Cervical Radiculopathy

Pain Med. 2010 Aug;11(8):1169-78.

Low-level laser therapy for acute neck pain with radiculopathy: a double blind placebo-controlled randomized study.

Konstantinovic LM, Cutovic MR, Milovanovic AN, Jovic SJ, Dragin AS, Letic MDj, Miler VM. Clinic for Rehabilitation, Medical School, University of Belgrade, Sokobanjska 13, Belgrade, Serbia.

Abstract

Objective. The objective of the study was to investigate clinical effects of low-level laser therapy (LLLT) in patients with acute neck pain with radiculopathy. Design. Double-blind, randomized, placebo-controlled study. Setting. The study was carried out between January 2005 and September 2007 at the Clinic for Rehabilitation at the Medical School, University of Belgrade, Serbia. Patients and Intervention. Sixty subjects received a course of 15 treatments over 3 weeks with active or an inactivated laser as a placebo procedure. LLLT was applied to the skin projection at the anatomical site of the spinal segment involved with the following parameters: wavelength 905 nm, frequency 5,000 Hz, power density of 12 mW/cm(2), and dose of 2 J/cm(2), treatment time 120 seconds, at whole doses 12 J/cm(2). Outcome measures. The primary outcome measure was pain intensity as measured by a visual analog scale. Secondary outcome measures were neck movement, neck disability index, and quality of life. Measurements were taken before treatment and at the end of the 3-week treatment period. Results. Statistically significant differences between groups were found for intensity of arm pain (P = 0.003, with high effect size d = 0.92) and for neck extension (P = 0.003 with high effect size d = 0.94). Conclusion. LLLT gave more effective short-term relief of arm pain and increased range of neck extension in patients with acute neck pain with radiculopathy in comparison to the placebo procedure.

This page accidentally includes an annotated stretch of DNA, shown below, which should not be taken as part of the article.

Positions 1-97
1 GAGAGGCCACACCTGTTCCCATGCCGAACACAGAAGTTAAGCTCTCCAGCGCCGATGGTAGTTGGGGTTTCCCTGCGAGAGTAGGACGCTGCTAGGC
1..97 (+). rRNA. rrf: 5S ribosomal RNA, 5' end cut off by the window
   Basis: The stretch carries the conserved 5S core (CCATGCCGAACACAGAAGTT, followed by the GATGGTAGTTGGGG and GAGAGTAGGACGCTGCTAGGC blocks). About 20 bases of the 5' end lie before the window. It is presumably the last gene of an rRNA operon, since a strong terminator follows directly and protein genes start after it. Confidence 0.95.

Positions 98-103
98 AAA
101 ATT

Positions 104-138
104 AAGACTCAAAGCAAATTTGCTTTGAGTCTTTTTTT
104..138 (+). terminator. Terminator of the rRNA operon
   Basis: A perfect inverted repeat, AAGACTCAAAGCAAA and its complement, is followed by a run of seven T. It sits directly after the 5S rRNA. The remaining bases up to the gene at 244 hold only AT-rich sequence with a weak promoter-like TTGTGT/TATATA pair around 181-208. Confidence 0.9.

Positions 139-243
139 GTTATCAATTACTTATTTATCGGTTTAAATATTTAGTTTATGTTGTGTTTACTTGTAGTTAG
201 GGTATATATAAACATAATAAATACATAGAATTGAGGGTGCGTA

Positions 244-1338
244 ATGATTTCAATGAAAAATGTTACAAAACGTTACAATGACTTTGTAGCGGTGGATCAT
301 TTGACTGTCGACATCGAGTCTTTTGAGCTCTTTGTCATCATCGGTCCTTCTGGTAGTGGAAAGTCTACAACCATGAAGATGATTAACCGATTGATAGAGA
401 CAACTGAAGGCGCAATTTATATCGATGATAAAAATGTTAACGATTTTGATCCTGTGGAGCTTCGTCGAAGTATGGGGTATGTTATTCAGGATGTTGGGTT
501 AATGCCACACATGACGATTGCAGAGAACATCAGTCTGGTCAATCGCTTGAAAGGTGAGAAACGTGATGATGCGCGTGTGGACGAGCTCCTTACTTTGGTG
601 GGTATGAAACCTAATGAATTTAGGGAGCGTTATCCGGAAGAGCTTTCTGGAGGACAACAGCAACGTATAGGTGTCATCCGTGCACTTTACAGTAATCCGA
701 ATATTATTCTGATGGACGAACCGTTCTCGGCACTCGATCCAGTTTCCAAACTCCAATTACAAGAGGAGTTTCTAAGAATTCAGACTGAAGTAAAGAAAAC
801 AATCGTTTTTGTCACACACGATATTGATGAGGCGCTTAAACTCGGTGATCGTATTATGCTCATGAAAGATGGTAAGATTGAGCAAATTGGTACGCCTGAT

SUCCESSFUL MANAGEMENT OF FEMALE OFFICE WORKERS WITH “REPETITIVE STRESS INJURY” OR “CARPAL TUNNEL SYNDROME BY A NEW TREATMENT MODALITY – APPLICATION OF LOW LEVEL LASER

E. Wong G LEE J. Zu CHERMAN and D. P. MASON

Western Heart Institute and St. Mary’s Spine Center St. Mary’s Medical Center. San Francisco. CA. USA and Head and Neck Pain Center, Honolulu HL. USA

Abstract. Female office workers with desk jobs who are incapacitated by pain and tingling in the hands and fingers are often diagnosed by physicians as “repetitive stress injury” (RSI) or “carpal tunnel syndrome” (CTS). These patients usually have poor posture with their head and neck stooped forward and shoulders rounded; upon palpation. they have pain and tenderness at the spinous processes C5 – T1 and the medial angle of the scapula. In 35 such patients we focused the treatment primarily at the posterior neck area and not the wrists and hands. A low level laser ( 100 mW) was used and directed at the tips of the spinous processes C5 – Tl. The laser rapidly alleviated the pain and tingling in the arms, hands and fingers. and diminished tenderness at the involved spinous processes. Thereby, it has become apparent that many patients labeled as having RSI or CTS have predominantly cervical radicular dysfunction resulting in pain to the upper extremities which can be managed by low level laser. Successful long-term management involves treating the soft tissue lesions in the neck combined with correcting the abnormal head, neck and shoulder posture by taping. Cervical collars, and clavicle harnesses as well as improved work ergonomics.

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